Relationship Quality and Depressed Affect Among a Diverse Sample of Relationally Unstable Relationship Education Participants
depression, marital discord model, relationship, education, relationship quality, stress generation model, unstable
The association between depression and marital satisfaction has been clearly documented. Theoretical approaches describe the direction of effects as depression leading to marital dissatisfaction (stress generation model) and, alternately, marital dissatisfaction leading to depression (marital discord model). Clinical research indicates that treating the relationship of unstable couples can result in improvements in relationship satisfaction and depression. However, many unstable couples may not attend therapy and choose rather to attend Couple and Relationship Education (CRE). Using 250 ethnically diverse couples in community CRE classes, the authors found that relationally unstable participants of CRE report improvements in depressed affect and relationship quality after program participation. Additionally, decreased depressed affect predicted increased relationship quality, not vice versa, and there were no differences by sex. The authors note the potential value of CRE for unstable couples and recommend that interventionists utilize an inclusive approach, devoting attention to the couple relationship as well as individual distress variables.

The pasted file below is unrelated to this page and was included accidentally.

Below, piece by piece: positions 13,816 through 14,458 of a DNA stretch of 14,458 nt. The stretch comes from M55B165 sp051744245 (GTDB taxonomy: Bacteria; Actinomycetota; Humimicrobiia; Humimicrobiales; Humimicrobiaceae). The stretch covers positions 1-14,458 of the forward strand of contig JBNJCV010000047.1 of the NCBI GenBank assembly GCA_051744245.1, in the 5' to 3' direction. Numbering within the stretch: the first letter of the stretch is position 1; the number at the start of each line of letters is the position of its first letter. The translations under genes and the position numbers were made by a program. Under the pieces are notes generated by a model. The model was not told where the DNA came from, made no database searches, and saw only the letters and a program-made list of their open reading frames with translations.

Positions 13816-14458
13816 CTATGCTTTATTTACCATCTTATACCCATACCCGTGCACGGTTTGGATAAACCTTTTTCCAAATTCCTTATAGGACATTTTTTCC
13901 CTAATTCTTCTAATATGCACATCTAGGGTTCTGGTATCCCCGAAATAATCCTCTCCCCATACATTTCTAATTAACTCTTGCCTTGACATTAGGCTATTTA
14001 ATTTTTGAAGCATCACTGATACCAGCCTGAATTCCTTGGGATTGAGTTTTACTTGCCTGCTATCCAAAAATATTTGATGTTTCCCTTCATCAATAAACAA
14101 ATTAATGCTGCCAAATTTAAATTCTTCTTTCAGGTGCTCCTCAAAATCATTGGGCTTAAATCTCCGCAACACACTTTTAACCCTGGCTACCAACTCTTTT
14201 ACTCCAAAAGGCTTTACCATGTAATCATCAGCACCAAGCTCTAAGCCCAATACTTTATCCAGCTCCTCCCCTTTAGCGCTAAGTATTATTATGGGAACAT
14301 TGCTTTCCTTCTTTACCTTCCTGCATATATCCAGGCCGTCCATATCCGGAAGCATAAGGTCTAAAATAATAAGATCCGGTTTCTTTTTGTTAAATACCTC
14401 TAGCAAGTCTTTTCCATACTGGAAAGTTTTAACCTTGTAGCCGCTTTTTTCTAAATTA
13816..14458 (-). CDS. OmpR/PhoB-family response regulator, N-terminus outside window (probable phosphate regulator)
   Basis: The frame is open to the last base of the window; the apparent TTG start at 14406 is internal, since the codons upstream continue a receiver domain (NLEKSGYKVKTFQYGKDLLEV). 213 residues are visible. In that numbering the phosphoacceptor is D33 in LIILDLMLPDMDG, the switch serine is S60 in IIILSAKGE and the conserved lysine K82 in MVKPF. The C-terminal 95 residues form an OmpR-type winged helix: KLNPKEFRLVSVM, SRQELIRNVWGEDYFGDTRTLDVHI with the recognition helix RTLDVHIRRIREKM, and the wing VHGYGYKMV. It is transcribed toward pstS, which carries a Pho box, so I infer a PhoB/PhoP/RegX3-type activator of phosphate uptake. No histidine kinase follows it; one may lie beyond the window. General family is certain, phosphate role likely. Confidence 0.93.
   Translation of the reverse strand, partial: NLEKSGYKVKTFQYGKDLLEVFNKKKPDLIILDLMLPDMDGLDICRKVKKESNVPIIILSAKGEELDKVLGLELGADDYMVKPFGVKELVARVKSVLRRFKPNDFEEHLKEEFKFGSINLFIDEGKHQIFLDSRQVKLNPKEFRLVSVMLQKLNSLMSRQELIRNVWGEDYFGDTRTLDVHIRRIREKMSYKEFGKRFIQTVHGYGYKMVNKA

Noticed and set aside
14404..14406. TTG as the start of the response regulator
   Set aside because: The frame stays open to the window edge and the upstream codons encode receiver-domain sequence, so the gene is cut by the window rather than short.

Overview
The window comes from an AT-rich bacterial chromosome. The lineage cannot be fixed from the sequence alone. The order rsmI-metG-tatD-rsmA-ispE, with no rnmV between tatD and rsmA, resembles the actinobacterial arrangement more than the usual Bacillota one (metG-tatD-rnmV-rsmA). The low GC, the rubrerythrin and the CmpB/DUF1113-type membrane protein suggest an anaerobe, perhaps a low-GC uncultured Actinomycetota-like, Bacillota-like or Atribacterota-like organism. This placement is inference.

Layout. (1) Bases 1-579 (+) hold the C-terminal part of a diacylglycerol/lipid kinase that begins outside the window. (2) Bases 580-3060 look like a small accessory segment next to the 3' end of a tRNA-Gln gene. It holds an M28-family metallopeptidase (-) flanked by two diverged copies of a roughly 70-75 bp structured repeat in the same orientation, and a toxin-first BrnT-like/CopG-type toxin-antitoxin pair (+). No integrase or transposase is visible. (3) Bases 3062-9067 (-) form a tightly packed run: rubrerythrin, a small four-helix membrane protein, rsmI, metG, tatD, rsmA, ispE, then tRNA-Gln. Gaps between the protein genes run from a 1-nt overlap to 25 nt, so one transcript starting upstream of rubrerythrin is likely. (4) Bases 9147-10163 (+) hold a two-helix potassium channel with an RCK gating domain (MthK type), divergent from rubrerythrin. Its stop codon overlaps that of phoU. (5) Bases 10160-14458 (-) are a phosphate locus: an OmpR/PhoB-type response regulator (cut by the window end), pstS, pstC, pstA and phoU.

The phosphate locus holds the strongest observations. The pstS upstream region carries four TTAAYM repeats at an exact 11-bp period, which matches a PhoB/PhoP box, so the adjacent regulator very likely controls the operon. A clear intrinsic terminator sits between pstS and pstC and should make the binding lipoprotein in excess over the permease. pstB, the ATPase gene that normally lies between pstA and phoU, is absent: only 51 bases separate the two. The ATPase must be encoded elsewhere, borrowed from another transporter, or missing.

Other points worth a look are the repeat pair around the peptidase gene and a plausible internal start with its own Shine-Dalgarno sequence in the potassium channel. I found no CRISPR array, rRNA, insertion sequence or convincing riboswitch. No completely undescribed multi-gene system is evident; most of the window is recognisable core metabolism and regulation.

Original Publication Citation
Bradford, A.B., Adler-Baeder, F., Ketring, S.A., Bub, K.L., Pittman, J.F., & Smith, T.A. (2014). Relationship quality and depressed affect among a diverse sample of relationally unstable Relationship Education participants. Family Relations, 63, 219-231. DOI: 10.1111/fare.12064.
BYU ScholarsArchive Citation
Bradford, Angle B.; Adler-Baeder, Francesca; Ketring, Scott A.; Bub, Kristen L.; Pittman, Joe F.; and Smith, Thomas A., "Relationship Quality and Depressed Affect Among a Diverse Sample of Relationally Unstable Relationship Education Participants" (2014). All Faculty Publications. 2528.
Family, Home, and Social Sciences
© 2014 by the National Council on Family Relations